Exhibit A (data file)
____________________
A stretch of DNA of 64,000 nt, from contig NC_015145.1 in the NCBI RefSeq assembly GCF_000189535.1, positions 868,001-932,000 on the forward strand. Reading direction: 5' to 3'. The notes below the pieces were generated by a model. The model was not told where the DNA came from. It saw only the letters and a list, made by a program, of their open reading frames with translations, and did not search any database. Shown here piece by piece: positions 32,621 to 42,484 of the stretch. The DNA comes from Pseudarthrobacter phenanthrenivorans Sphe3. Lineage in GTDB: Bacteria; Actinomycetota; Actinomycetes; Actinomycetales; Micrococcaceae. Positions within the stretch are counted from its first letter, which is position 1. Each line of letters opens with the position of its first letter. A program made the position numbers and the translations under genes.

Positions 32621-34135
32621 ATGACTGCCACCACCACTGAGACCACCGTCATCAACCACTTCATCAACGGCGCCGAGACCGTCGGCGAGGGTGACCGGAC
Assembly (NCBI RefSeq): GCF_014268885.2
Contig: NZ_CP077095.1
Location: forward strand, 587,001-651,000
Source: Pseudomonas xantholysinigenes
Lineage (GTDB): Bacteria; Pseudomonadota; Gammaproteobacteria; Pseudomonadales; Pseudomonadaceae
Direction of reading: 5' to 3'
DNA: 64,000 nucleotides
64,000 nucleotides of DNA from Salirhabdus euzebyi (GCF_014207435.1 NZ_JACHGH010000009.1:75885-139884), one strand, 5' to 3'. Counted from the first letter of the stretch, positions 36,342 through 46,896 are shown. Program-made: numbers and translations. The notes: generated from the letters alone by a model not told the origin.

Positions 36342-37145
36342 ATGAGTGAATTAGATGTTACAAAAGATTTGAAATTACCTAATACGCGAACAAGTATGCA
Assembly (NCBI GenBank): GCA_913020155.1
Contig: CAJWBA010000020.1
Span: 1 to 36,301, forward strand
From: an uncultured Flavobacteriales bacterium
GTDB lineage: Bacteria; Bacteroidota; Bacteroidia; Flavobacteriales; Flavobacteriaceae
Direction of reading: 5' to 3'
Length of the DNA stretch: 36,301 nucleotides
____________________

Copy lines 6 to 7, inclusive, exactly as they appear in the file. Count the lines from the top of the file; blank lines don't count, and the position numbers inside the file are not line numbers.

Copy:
Location: forward strand, 587,001-651,000
Source: Pseudomonas xantholysinigenes